Jan. 31: Opposition supporters, one wielding a cactus, enforce burning roadblock in Kisumu, Kenya, following the shooting of David Too.
A Kenyan policeman shot and killed an opposition lawmaker Thursday, and while it was described as a crime of passion, the death reignited clashes in this Rift Valley city between police and protesters suspicious of the government, and interrupted talks in the capital aimed at calming the country after a month of postelection violence.
Police said David Too was shot by a traffic police officer who discovered the lawmaker was having an affair with his girlfriend. A woman shot in the same attack also died, a hospital official said.
Too was the second anti-government legislator killed in a week; opposition politicians said both were victims of assassination plots. A Too family spokesman accused the police of a cover-up, saying the lawmaker was not involved with the woman and had feared for his safety.
"Too had expressed fears that his life was in danger, especially during the campaign period as he crisscrossed the constituency to seek votes," said spokesman Julius Langat.
In Eldoret, where Too was shot, 21 people were injured in clashes following the killing, including 13 who were shot, of whom one later died. In Eldoret's main hospital, bloody trails led to overcrowded wards where bandaged victims shared dirty mattresses on the floor because there weren't enough beds.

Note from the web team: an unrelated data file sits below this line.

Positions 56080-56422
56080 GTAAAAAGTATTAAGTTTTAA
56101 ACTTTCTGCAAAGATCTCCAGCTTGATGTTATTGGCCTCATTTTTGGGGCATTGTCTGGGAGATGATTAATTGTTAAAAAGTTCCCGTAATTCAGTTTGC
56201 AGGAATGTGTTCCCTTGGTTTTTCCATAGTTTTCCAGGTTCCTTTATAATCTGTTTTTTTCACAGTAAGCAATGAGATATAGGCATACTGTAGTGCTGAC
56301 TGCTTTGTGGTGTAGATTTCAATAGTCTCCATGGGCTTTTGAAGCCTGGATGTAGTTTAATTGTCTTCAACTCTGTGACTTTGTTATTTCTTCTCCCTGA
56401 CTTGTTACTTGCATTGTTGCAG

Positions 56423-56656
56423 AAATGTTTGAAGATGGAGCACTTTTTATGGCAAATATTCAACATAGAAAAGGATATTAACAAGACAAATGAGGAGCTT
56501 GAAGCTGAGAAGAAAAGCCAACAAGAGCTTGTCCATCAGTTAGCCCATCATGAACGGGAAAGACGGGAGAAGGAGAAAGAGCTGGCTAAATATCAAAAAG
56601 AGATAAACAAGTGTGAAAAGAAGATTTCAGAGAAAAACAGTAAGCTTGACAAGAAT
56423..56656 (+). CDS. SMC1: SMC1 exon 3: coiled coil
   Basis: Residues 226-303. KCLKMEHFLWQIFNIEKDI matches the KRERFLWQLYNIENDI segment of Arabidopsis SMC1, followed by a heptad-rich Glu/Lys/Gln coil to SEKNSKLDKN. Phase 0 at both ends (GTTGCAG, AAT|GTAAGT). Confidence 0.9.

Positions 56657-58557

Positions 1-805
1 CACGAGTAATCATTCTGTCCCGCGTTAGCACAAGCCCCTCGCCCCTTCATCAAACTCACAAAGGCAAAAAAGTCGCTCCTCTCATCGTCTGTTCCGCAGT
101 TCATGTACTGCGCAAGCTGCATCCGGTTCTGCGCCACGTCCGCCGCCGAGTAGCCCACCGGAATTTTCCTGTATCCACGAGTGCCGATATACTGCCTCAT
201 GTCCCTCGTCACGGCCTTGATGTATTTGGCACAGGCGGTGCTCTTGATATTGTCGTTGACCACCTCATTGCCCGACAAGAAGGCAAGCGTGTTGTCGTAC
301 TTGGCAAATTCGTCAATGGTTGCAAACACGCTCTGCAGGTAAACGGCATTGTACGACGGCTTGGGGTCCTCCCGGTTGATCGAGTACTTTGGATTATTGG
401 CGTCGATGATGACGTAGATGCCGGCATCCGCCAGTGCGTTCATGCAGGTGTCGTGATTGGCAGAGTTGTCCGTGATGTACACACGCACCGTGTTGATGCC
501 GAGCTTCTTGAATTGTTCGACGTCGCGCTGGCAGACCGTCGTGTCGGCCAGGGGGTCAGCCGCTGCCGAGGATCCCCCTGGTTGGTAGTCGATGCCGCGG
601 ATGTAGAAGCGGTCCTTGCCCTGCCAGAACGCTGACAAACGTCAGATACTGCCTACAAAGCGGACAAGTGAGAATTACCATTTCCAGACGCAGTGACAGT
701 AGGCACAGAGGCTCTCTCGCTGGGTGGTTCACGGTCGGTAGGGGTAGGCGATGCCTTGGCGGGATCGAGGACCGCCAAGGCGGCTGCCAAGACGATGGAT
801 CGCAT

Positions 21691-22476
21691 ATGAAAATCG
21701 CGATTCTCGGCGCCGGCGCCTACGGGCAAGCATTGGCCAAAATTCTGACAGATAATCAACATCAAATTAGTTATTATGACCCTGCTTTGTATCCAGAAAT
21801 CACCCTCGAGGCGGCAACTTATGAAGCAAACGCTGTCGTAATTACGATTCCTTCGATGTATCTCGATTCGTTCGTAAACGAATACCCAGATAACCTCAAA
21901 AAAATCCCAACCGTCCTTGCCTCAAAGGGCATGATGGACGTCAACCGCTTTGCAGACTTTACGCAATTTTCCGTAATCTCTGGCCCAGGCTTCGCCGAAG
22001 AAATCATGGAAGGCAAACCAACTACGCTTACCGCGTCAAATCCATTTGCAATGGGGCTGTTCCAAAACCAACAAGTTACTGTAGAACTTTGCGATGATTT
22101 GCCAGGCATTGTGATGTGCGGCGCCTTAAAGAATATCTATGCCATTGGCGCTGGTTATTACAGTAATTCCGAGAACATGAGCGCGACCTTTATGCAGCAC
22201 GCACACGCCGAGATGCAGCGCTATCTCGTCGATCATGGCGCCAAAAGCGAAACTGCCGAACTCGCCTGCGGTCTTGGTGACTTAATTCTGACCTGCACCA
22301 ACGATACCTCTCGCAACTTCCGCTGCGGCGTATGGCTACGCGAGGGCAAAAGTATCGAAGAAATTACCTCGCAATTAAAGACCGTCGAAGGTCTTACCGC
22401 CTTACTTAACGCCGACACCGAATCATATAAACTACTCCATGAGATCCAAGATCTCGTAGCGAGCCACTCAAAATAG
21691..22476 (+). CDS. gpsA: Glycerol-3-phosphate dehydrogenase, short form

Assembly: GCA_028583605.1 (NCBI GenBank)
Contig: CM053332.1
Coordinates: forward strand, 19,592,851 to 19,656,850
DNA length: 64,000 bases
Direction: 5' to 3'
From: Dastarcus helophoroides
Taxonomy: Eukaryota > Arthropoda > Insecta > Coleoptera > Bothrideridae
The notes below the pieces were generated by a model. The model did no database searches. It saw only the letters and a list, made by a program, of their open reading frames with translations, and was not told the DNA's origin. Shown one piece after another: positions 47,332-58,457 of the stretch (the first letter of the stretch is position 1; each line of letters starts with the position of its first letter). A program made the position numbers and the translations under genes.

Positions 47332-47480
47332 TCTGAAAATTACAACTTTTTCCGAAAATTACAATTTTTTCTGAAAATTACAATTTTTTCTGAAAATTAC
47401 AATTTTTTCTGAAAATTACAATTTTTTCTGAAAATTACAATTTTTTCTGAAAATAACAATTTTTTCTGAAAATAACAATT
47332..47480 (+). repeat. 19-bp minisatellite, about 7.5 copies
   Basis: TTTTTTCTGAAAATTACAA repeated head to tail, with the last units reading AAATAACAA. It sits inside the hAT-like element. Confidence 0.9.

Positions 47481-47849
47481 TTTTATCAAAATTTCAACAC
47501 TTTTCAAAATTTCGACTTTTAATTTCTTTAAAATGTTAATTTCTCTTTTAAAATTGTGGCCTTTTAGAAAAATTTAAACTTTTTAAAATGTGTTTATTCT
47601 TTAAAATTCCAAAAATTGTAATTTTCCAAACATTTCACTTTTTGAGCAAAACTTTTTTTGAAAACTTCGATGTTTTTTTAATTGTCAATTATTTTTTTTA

Kenya has been embroiled in ethnic violence since President Mwai Kibaki was declared the winner of the Dec. 27 election and opposition candidate Raila Odinga, head of Too's party, rejected the result, saying the vote had been rigged.
Much of the bloodshed has pitted other tribes, including Odinga's Luo, against Kibaki's Kikuyu people. Kikuyus, Kenya's largest ethnic group, have long been resented for their dominance of the economy and politics. Western Kenya's Rift Valley has seen some of the worst violence.
Odinga has said he wants a new election, while Kibaki has made clear he will not negotiate his position as president. In Nairobi, negotiators from the two camps began the first day of talks mediated by former U.N. Secretary-General Kofi Annan. But after a morning session, Annan called for a pause until Friday, saying leaders needed to leave to calm their followers following Too's death.
"We will postpone our session this afternoon and work all day tomorrow so they can attend to urgent matters, call constituencies and talk to other people," Annan said.
At a summit in Ethiopia, the head of the African Union warned leaders of the continent they could not stand by while Kenya descended into ethnic cleansing and possibly genocide.
French Foreign Minister Bernard Kouchner, in a strongly worded statement issued in Paris Thursday, called on the U.N. Security Council to act on Kenya, saying France feared what was once the most stable east African country would "sink into a murderous conflict of an ethnic character."
Too's death came two days after another opposition lawmaker, Mugabe Were, was fatally shot as he drove to his house in suburban Nairobi, setting off more violence in the capital's slums and in western regions.